D-Backs VS. Rays Series Preview

By Chris Lacey

Jul 19, 2013; San Francisco, CA, USA; Arizona Diamondbacks starting pitcher Ian Kennedy (31) pitches against the San Francisco Giants during the third inning at AT&T Park. Image Credit: Ed Szczepanski-USA TODAY Sports

The Arizona Diamondbacks missed a golden opportunity during their last home stand to take advantage of their schedule. They played the Chicago Cubs and San Diego Padres, two under .500 teams. The D-Backs should not have had any issues with them but struggled, going 3-4 throughout the two series.

They now have to go on the road and face three teams from the American League that could be in the postseason. The road trip begins with them going up against the hottest team in Major League Baseball. The Tampa Bay Rays are 21-4 in the month of July and lead the AL East division by half a game over the Boston Red Sox.

Game 1 (Tuesday): Ian Kennedy (3-7, 5.22 ERA) vs. Roberto Hernandez (5-11, 4.92 ERA)

Kennedy will be searching for his first win since June 1 when he takes the mound, and win No. 50 of his career. In three of his last four outings, the right-hander has allowed five or more runs and he has yet to pitch more than seven innings in a start this season.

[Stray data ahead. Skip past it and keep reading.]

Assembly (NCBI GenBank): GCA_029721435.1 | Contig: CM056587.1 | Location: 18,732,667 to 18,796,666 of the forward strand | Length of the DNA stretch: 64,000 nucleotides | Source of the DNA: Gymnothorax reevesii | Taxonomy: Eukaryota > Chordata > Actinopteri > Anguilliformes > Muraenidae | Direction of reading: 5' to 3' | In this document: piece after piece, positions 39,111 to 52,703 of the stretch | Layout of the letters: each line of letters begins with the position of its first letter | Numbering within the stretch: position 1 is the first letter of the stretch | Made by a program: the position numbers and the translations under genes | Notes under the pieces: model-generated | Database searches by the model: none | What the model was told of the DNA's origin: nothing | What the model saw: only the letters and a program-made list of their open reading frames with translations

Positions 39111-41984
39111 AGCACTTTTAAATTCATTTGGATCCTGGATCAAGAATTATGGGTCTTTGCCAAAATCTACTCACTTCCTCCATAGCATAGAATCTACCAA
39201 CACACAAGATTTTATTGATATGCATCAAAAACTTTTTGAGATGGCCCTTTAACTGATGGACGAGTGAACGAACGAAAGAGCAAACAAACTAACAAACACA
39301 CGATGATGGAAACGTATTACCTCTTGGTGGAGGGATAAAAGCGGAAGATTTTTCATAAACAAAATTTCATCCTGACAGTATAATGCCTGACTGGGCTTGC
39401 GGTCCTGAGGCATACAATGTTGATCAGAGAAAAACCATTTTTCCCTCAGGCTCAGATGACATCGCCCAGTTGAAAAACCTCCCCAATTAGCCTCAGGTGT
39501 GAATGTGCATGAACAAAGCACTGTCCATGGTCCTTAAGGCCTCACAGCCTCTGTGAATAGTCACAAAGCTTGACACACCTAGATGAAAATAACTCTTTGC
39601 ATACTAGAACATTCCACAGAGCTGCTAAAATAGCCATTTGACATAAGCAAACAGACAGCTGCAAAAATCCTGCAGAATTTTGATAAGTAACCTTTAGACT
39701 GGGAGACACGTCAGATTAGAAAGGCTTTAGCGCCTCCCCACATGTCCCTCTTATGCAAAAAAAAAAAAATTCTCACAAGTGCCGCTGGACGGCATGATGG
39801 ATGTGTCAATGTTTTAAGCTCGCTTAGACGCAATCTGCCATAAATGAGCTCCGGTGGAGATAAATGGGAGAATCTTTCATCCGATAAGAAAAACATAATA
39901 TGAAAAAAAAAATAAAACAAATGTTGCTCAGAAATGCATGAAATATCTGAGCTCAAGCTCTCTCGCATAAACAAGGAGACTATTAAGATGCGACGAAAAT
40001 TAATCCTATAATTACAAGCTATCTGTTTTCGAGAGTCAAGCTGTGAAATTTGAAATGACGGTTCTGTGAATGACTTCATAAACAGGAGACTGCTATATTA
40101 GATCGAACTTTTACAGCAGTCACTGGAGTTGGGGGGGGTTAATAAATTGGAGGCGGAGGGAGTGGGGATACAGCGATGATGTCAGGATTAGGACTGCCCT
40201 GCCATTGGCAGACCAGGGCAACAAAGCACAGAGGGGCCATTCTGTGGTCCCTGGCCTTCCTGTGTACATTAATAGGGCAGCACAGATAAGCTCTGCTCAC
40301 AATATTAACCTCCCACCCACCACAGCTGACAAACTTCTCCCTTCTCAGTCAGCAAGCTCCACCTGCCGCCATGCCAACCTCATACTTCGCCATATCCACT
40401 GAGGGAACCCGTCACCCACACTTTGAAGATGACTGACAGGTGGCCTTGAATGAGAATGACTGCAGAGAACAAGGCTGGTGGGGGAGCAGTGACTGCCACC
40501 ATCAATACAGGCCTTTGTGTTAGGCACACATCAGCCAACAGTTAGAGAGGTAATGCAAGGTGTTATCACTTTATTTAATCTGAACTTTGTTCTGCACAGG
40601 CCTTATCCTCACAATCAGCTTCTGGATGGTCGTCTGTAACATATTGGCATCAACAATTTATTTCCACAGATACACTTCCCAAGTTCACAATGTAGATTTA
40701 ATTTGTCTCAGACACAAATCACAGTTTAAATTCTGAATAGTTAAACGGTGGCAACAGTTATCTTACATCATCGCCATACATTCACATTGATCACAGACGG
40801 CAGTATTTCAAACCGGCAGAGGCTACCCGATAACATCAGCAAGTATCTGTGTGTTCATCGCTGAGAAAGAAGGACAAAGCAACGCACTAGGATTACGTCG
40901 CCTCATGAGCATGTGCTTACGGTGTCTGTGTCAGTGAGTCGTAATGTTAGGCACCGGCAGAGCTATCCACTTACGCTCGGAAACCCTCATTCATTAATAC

The veteran righty allowed three runs on seven hits in five innings on Tuesday against the Boston Red Sox to take his 11th loss of the season. The opposition is hitting .286 against Hernandez this season, with right-handers hitting .250 against him. He is decent with runners in scoring position, as teams are just hitting .250 in this situation.

Game 2 (Wednesday): Wade Miley (7-8, 3.86 ERA) vs. Jeremy Hellickson (10-3, 4.48 ERA)

After a rough May and June, Miley has bounced back in a big way this month. After five July stars, Miley has recorded three wins, 24 strikeouts and has allowed just seven earned runs in 33 1/3 innings, good enough for a 1.89 ERA.

Hellickson allowed one run on four hits and two walks while striking out three against the New York Yankees on Friday. He has now won his last six decisions. The right-hander is holding opposing batters to a .250 average this season, and right-handers can only muster a .237 batting average.